Goldroom will be making his way back to D.C. this Thursday as part of an extra special All Things Gold one-off. We had a chance to chat with the L.A. producer about songwriting, making the transition to a live band and, of course, his spirit animal. Check it out after the jump and make sure to grab tickets to this Thursday’s show with Tesla Boy (also live) below.
STREAM: Goldroom – “Embrace”
First of all, no I don’t still write for Binary unfortunately. I loved doing it, and still sort of consider myself a blogger at heart. I have a wonderful new editor Pete that runs the site now.
As for what I think about when I’m writing music. ABSOLUTELY I’m always trying to root my songs with a genuine emotional core. I believe that really great songs are ones that would have worked 50 years ago or 50 years from now. My belief is definitely that the way you achieve that is 100% through songwriting. Arrangement, lyrics, and melody are everything. I love producing those things into an interesting place, but in the end the production is all window dressing.
In general, how has your experience running a label influenced your career as a musician?
I think it’s just made me aware of some things to watch out for. I don’t have any sort of magical formula or anything like that. Binary isn’t exactly Def Jam, so when I started self releasing Goldroom stuff, I had some ideas, and some experience, but there wasn’t any special door that was open. I think perhaps the biggest advantage I had was just that I don’t feel any need to sign with a label until the time is right. I’m very happy and comfortable owning all of my music and continuing to put it out on my own terms.
It seems like you took a bit of a risk in turning Goldroom into a live show with a full band. Recreating any type of electronic music live in a way that’s sharp and engaging is already a challenge, but the particular sort of balearic, vaguely tropical dreamwave sound I identify Goldroom with is something I’d never really seen performed live (though I guess Poolside is maybe in a similar orbit). What were some of the main challenges you faced in putting together the live show? How do you feel about the way it turned out?
I’m very happy with our show. The response has been amazing and I’m already itching to get back on the road with the band! I think I always believed in the music, especially as a live vehicle. Even though our music is often described as ‘chill’, I think there are lots of big emotional moments to work through. We try and climb a mountain together with the audience. The top of the mountain may not be as intense as a Skrillex show, but since we took the trip from the bottom together, its still a pretty big moment when we get there.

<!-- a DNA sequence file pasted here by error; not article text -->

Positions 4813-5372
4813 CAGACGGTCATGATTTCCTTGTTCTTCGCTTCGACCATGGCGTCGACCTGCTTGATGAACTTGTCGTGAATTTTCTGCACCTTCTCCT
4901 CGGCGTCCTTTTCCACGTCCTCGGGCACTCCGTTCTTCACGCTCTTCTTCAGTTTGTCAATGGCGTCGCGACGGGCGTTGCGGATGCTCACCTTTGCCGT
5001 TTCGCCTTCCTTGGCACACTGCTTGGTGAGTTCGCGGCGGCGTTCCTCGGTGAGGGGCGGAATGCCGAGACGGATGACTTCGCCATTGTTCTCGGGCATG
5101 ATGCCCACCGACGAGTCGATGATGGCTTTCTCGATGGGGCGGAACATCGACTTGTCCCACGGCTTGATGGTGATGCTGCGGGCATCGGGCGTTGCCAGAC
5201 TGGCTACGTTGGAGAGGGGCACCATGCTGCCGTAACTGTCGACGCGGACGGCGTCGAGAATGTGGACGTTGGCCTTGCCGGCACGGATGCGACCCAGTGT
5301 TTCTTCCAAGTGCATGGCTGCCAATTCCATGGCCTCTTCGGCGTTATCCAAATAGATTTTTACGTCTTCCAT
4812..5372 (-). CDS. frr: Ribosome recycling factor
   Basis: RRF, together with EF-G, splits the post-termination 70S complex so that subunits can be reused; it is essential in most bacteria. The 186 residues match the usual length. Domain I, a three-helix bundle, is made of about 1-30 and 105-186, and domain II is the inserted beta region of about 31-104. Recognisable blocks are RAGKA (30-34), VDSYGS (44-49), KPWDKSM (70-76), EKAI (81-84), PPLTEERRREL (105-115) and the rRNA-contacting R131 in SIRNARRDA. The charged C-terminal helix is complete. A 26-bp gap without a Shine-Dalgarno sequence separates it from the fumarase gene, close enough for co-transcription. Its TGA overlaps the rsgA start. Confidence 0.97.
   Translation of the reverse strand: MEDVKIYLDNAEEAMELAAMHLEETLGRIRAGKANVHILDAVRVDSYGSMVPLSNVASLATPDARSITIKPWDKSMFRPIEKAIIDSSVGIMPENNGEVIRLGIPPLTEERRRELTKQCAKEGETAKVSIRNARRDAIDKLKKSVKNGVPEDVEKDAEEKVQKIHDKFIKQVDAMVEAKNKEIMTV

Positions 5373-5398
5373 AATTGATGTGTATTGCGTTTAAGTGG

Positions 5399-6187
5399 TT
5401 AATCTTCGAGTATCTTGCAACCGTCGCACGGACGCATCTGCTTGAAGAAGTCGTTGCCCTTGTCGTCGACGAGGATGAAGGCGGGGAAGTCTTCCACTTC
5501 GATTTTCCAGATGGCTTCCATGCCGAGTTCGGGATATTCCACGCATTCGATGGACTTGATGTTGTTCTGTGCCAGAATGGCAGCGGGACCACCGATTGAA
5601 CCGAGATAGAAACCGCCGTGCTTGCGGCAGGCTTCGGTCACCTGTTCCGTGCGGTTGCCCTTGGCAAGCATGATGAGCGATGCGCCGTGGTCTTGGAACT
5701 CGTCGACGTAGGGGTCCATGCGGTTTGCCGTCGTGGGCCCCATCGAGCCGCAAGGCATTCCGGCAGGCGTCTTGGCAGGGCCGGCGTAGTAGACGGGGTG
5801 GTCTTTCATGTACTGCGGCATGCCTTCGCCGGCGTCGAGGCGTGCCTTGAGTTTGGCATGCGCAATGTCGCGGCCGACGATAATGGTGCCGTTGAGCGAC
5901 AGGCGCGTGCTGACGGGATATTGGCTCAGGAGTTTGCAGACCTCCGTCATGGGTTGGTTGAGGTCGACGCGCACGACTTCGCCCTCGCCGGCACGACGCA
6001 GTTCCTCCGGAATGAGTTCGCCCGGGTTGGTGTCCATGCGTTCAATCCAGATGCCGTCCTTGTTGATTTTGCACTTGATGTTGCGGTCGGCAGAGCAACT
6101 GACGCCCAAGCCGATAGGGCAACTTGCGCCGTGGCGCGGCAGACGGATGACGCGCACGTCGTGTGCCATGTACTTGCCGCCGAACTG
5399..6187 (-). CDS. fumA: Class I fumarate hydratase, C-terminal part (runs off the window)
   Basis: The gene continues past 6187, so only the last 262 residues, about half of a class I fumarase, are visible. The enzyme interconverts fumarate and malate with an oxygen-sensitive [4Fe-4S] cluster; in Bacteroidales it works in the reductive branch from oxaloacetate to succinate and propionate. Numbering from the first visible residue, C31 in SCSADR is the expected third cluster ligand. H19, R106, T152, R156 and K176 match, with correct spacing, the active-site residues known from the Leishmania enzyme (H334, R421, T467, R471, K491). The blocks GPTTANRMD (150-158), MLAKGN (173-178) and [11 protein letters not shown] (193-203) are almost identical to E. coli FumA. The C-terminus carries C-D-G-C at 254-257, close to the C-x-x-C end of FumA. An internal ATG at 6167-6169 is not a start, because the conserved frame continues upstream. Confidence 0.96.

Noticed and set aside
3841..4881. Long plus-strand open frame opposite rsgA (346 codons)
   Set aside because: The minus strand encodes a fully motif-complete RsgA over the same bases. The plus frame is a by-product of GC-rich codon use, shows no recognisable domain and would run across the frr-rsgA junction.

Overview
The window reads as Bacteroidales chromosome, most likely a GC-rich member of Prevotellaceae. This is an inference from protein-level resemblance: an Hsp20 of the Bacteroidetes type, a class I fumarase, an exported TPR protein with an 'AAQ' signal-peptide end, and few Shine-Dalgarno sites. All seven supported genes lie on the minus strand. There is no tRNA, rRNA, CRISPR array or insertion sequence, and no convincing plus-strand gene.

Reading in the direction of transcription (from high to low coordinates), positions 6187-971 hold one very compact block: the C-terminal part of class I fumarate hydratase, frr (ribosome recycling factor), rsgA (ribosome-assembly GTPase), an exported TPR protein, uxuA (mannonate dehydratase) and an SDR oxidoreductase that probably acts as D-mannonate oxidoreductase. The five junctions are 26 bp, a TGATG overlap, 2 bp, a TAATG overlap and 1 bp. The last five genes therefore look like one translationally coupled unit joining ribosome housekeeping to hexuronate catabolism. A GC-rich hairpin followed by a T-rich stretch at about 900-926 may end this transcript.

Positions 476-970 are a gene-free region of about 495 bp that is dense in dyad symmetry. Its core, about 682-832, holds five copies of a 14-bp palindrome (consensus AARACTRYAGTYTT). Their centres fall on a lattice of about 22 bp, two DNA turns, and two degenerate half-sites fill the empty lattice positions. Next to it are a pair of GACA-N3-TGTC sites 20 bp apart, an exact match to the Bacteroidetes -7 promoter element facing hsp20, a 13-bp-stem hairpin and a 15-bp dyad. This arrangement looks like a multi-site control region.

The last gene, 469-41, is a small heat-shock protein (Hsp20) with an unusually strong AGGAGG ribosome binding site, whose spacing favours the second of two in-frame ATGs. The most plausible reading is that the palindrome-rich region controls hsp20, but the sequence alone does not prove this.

Plus I think there’s a lot to be said for groove. People love to dance, and most dance music these days has very little to do with dancing at all. Our goal is to come to your town and put on the best beach party you’ve never been to.
“Fifteen” seems like it was a breakthrough song for Goldroom. Like some of the best pop, it’s a track that’s catchy and immediately accessible, while still managing to resonate on a deeper level and “be about something,” if that makes sense. Can you say a bit about how that song came together and what sort of feeling you were trying to capture when you wrote and recorded it?
I wrote and recorded that song pretty much in one evening. At the time I was playing with making songs that were far outside of the 125bpm electro that i was hearing a lot. I just wanted to try and write a balad to be honest. I was thinking a lot about being young, and especially the feelings you get when you start spending time with girls at that age. Its amazing how big and important everything feels. Fifteen is really all about trying to feel that way again. Its so easy to be jaded by the time you’ve grown up a little bit. I feel like a lot of my life and music is spent trying my best to still feel like I did when I was 15 or 16.
What is Goldroom listening to these days?
My most played playlist right now is dominated by the new Classixx LP, about half of the Daft Punk record, the Disclosure LP, Rhye… Most of the time I’m listening to older stuff though. Dancehall records, some of Bob Dylan’s weirder stuff, Ryan Adams early work. Every day is different.
What’s your spirit animal?
It’s an albatross.